Tuesday, March 01, 2011

Singing in tongues

Look! I exist! I blog. Therefore I am?

It has come to my attention that more and more Romanian pop bands/singers/"projects"/entities of the sort entitled "DJ X feat. Flange" are singing their ditties in English. This is a great pity for a number of reasons:
  1. They almost invariably sound absolutely terrible. This is nearly, but not quite, universally true for all bands. Sing in your native language, and it sounds good. In English (unless of course that is your first language) and it nearly always sounds like vomit-inducing pap. To give the worst example, I really truly advise you NOT to click on this link and hear the absolute awfulness of "Lovely Smile" from late last year. If you ignored me and are now cleaning up this morning's breakfast, well, you should listen. The only non-native speaker of English and get away with it is Shakira, and she gets away with it because, well, she could get away with more or less anything I think.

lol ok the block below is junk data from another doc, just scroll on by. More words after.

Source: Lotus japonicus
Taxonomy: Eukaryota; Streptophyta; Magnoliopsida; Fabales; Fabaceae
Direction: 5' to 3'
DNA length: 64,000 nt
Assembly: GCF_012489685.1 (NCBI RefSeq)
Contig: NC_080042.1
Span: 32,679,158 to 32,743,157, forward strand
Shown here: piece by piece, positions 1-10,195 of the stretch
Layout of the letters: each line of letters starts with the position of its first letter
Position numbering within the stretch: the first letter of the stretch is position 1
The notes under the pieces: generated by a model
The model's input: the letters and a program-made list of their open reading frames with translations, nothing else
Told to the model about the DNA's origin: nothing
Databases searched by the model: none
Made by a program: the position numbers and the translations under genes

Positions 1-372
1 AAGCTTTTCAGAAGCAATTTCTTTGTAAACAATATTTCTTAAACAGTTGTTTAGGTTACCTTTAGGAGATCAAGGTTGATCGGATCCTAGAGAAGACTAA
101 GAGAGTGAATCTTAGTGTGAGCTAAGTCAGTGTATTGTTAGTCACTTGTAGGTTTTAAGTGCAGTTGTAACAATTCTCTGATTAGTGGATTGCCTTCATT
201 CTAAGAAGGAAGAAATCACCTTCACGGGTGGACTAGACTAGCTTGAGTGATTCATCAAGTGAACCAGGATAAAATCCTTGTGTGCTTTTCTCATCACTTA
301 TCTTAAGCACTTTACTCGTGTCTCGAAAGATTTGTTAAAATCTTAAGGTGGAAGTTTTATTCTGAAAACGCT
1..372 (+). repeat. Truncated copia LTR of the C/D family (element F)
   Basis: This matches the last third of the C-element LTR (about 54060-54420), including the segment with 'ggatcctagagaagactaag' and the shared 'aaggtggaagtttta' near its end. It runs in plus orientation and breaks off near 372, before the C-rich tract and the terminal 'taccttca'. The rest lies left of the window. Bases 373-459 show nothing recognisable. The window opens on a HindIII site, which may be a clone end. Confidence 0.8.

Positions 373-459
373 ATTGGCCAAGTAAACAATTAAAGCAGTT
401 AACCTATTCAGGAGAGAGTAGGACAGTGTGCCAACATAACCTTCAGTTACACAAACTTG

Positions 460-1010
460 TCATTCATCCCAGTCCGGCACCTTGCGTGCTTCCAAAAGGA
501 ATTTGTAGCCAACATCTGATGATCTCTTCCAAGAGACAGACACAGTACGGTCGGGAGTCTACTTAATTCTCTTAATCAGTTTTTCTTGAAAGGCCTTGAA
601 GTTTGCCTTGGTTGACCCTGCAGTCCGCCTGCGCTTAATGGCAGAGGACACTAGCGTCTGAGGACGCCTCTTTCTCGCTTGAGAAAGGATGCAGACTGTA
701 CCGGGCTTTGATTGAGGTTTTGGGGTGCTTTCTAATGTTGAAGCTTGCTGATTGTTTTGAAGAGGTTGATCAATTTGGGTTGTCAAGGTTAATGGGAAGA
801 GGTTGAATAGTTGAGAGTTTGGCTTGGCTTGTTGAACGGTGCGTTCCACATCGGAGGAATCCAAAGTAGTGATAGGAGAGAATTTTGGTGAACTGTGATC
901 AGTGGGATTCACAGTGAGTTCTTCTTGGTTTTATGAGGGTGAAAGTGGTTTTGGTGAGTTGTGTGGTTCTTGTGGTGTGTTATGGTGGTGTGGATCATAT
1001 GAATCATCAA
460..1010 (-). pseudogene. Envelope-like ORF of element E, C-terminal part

2. Romanian is a language that really works well in song. It's a great shame to sing in simplified sickly English when something about the rhythms and rhymes of Romanian make it such a good language for songs.

Yet despite these compelling reasons (yes I know that's only 2, but 2 is a number), more and more bands are opting for the Euro-beat stylings of songs about lahv and sexy gaehls. It's quite depressing and has meant that recently I have switched radio stations in the car to one that plays a slightly older mix.

Now, it's quite possible (if indeed anyone happens across this blog after so long away) that someone is going to point out that for a Romanian band to make it big (or at least sell a few records in Belarus or Latvia) they have to record in English, but I would counter that by pointing out that the biggest and most successful Romanian record of recent times (and quite possibly ever in history) was Dragostei din Tei (which you may know as "that Numa Numa Yay song") , which was sung - yes - in Romanian. So ha. That's stumped you, no doubt.